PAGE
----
Remember, for each scheme, the direct and regular variants started at the same NAV in January 2013.
The NAV of the direct plan has grown faster (than NAV of the regular plan) since then.
No commission in direct plans –> Lower Cost –> Higher returns –> Faster growth in NAV
The portfolio (gross) returns are the same for both regular and direct plans. The direct plan inches ahead because of lower costs. The cost difference may look small (0.5-1.0%) but it makes substantial difference over the long term. In all the active funds shared above, you have lost over 1/10th of the returns to distribution costs. That is a massive hit. And this is just in 10 years.
Extrapolate this to 25 years (not right but this will show the extent of returns forgone). If we were to assume that the funds were to give the similar returns for a period of 25 years, the commissions in regular plans can eat almost a quarter of your returns.
The difference between the NAVs of regular and direct plans will only widen as the time passes. And this is a mathematical construct. This gap between the NAV of the direct plan and the regular plan will widen irrespective of fund performance.
Refer to the chart below. In this chart, I show how the difference between the portfolio value (Rs 10 lacs invested on January 2, 2013) in direct and regular plan has widened over the last 10 years.
The trend is secular.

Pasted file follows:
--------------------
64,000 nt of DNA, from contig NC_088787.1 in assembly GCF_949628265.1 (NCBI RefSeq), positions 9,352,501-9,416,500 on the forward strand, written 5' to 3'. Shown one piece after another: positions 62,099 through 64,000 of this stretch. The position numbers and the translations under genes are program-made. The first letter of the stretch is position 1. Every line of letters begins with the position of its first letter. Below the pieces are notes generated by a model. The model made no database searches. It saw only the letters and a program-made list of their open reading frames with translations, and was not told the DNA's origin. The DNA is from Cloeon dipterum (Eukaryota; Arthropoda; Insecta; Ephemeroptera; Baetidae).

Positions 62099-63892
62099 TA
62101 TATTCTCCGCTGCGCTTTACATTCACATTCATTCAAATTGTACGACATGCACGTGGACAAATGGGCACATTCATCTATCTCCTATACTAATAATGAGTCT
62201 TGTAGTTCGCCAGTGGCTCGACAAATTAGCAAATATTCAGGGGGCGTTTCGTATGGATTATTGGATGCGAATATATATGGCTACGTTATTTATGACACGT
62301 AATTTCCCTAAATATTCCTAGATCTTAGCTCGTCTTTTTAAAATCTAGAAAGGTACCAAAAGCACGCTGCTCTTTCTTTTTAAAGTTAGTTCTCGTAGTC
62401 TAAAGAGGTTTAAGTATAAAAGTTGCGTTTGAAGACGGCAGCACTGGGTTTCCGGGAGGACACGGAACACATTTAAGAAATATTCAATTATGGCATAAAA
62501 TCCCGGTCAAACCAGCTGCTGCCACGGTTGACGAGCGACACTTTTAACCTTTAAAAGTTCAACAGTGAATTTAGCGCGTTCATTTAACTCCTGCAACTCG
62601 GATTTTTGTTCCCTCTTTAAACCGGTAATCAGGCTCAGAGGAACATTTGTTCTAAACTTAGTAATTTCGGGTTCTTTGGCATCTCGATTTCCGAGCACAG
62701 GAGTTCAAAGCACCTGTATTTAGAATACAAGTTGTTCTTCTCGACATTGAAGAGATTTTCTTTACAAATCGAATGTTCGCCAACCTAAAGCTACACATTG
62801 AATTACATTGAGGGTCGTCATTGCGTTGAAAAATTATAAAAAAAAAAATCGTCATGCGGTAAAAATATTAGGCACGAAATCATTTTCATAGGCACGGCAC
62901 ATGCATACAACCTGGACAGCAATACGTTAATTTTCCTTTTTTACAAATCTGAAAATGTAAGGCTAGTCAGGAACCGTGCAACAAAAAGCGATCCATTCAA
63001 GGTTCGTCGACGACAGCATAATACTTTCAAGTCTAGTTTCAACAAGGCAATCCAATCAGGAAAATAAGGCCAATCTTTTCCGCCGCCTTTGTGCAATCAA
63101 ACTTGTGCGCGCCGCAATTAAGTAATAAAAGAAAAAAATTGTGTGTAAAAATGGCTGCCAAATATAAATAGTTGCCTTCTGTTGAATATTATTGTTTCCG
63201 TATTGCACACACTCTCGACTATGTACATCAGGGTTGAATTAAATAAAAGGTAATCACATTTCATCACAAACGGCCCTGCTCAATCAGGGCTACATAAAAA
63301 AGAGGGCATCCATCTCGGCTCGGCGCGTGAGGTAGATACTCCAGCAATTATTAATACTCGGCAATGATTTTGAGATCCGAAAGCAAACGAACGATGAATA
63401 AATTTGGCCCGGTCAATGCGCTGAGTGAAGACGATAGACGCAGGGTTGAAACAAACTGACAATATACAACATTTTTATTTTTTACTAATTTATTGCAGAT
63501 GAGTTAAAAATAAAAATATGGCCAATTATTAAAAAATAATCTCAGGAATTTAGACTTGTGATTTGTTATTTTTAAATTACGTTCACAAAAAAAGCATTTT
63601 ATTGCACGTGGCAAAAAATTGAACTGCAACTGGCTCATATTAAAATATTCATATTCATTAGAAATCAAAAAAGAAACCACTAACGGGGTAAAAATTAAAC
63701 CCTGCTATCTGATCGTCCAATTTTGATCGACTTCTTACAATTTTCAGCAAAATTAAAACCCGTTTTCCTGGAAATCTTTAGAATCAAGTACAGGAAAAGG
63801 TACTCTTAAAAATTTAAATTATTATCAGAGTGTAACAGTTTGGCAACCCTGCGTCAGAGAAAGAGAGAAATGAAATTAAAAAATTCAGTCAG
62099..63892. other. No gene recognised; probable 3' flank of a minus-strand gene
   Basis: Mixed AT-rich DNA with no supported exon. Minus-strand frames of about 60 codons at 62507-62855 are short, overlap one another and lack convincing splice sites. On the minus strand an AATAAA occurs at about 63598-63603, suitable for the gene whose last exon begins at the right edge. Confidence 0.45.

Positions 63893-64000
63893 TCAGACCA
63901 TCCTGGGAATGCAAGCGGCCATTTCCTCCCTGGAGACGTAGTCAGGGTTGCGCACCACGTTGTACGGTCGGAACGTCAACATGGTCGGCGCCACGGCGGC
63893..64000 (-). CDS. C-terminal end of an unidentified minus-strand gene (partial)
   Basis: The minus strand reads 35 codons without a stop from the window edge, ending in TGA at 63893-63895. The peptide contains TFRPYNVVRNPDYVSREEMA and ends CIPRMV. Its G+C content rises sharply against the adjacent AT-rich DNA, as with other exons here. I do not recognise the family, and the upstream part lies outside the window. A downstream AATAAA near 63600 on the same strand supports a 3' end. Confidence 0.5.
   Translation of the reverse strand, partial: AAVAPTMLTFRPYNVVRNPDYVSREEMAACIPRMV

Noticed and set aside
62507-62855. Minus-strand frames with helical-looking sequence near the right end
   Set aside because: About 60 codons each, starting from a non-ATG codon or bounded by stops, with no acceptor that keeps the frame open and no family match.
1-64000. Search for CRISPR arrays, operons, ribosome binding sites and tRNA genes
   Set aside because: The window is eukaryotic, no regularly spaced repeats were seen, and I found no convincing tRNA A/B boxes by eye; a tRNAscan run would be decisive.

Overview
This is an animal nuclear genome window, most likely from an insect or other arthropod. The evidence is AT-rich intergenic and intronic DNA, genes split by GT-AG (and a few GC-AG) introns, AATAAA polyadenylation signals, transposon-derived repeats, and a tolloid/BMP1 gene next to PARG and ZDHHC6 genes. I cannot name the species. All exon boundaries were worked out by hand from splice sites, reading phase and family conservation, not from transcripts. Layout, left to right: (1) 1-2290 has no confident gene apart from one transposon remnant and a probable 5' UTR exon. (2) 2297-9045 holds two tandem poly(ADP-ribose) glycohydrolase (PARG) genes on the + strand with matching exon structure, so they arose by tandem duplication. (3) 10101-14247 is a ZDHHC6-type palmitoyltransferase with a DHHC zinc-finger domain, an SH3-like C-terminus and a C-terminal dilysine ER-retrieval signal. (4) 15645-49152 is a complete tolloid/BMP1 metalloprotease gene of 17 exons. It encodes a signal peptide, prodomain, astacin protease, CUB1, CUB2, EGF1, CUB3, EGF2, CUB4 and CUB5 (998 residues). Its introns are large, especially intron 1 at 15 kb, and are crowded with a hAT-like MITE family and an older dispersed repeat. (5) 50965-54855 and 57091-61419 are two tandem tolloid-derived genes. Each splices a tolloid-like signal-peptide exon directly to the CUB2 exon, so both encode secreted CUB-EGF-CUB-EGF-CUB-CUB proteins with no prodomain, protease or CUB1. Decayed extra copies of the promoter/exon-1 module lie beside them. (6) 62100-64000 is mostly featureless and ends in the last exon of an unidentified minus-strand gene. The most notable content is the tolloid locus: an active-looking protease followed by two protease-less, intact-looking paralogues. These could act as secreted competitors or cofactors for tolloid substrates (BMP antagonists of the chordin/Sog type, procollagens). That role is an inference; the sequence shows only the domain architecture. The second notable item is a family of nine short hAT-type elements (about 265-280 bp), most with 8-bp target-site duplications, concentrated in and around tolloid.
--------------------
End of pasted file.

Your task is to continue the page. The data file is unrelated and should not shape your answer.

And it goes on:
You will see a small dip (say March 2020) at a few places in the chart. That is just the fall in absolute difference due to market fall. Let us understand with the help of an example.
Let us say you invested Rs 1 lacs. The investment grows to 2 lacs in regular plan and Rs 2.2 lacs in direct plan. The gap is Rs 20,000. Market corrects. Both fall ~10%. The portfolio will regular plan falls to Rs 1.8 lacs. The portfolio in direct plan falls to Rs 1.98 lacs. The difference falls from Rs 20,000 to Rs 18,000. Hence the dips.
The difference will continue to increase.
A common misconception is that the direct plans have higher NAVs. Hence, you will get a lesser number of units (than regular plans). That is right but immaterial. What matters is which variant will give better returns going forward. And it will be the direct plan. I have addressed this question in this post. In fact, the NAV of the direct plan is higher than NAV of regular plan because direct plan has given better returns. Remember, both the direct and regular variants started at the same NAV in January 2013.
SIP does not paint a different picture
And there is no reason it should paint a different picture.
I plot the data for the SIP of Rs 10,000 on the 1st of each month since January 3, 2013, until March 31, 2022. 112 installments have gone in until now. Total investment of Rs 11.2 lacs.
An interesting point: The SIP started in Jan 2013. In early 2020, the portfolio value in UTI Nifty Index goes down and touches in the amount invested. So, 0% returns in over 7 years. SIPs do not guarantee good returns.
No surprise here.
This difference will continue to grow.